Peter Martin, who records, tours, and creates Tiktok content as the artist named Petey, performs at Union Stage on Nov. 9, 2022. (Photo by Casey Vock)
With a willful spirit at its core, recorded music can invigorate and infuse a winning attitude into the listener. And if songs can offer these benefits in the live setting, then they most certainly can set an ideal tone for connecting with fans.
Petey — a musician who also happens to be a Tiktok star with more than a million followers — recently brought his refreshing and unbeatable sonic workout to the nation’s capital, playing a wildly entertaining sold-out show at Union Stage and demonstrating the charm and reward in the songs that put him on a path for success even before he grew famous on social media.
Petey, whose real name is Peter Martin, has garnered much love on Tiktok with his crispy, aloof breed of comedic skits, but plenty of fans have found him with their ears as his early recordings feature an irresistible emotive flair and a strikingly unique blend of sounds influenced by the rock, rap, pop, and hip-hop artists he listened to as a youngster near Detroit and, later, in Chicago as a drummer in various outfits.
He eventually moved to Los Angeles — a manifestation of his obsession with The OC and a longing for the California lifestyle — and though he never had any outright intention of forging a music career, he would find his way into one. While conducting session work as a drummer, Martin struck up a conversation with a sound engineer that would eventually lead him to record his first two singles, “California” and “Apple TV Remote,” and couple years later these would become the first two songs on his first record.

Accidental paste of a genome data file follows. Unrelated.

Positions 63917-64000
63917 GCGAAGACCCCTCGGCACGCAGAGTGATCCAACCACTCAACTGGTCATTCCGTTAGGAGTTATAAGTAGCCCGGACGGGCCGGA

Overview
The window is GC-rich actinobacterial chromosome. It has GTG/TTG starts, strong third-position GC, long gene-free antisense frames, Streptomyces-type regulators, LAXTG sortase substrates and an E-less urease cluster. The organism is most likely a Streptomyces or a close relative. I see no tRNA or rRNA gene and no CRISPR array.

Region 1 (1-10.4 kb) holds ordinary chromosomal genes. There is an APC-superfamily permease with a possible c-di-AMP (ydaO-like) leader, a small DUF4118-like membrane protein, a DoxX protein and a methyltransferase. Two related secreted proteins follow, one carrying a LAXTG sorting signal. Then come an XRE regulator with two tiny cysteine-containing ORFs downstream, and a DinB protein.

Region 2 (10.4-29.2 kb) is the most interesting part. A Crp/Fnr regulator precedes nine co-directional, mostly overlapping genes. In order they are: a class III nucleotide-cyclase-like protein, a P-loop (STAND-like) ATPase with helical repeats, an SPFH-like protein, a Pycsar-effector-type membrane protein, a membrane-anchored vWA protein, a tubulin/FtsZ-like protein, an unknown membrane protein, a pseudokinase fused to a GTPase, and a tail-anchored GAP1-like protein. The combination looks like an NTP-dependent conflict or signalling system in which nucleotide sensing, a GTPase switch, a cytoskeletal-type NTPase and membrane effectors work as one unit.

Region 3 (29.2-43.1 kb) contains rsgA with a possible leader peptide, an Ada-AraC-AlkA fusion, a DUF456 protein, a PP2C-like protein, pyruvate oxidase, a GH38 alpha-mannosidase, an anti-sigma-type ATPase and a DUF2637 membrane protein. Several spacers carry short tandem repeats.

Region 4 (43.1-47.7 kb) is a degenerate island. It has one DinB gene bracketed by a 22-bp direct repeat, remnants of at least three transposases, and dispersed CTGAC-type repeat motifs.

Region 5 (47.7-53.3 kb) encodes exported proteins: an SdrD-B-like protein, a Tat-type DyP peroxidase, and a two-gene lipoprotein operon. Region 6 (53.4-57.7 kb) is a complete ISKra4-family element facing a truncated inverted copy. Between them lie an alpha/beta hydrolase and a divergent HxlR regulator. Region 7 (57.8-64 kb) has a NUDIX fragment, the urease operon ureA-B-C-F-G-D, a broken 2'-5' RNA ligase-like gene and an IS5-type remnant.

Stream Petey’s introductory studio album, Lean Into Life, via Spotify:
Friends in the industry, upon hearing the tracks, rallied around him, hoping to help him make the most of what seemed like an opportunity to dive in deeper. They assisted him in creating music videos for each of his first two songs, and shortly thereafter he signed a record deal with the LA-based Terrible Records, now known just as Terrible.
The pandemic, of course, forced musicians everywhere to adjust their plans, even experiment with ways of reaching fans. Petey embraced Tiktok, where his distinct character and style took off and his followership and views — in the hundreds of millions — grew so large as to attract him sponsorships and partnerships with notable musicians like Fred Durst. His presence became relatively tremendous, especially for an upstart songwriter who just released his first album last fall, the exceptional Lean Into Life.
At Union Stage on Nov. 9, the self-proclaimed goofball was as playful as he appears in his clips — a T-shirt, a Blackhawks hat, wide eyes, and a grin that regularly made its way across his bearded face. But as can be seen in his viral videos and can be heard in the toiling questions and proclamations in his lyrics, he’s a man who ponders his existence and that of those around him as he navigates the strange but prosperous path he’s on.
Promoting Lean Into Life and honing material for a new album, it was his first show in DC and his second time ever visiting the nation’s capital, and no doubt the first chance for most if not all in the room to see these songs performed live. Though he is widely adored for his quirky sense of humor, Petey showed that underneath it all he has a brilliant approach to songwriting and the purview to lead these songs to glory on any given stage.
Watch the official music video for Petey’s 2022 single “Big Bad” via his YouTube channel: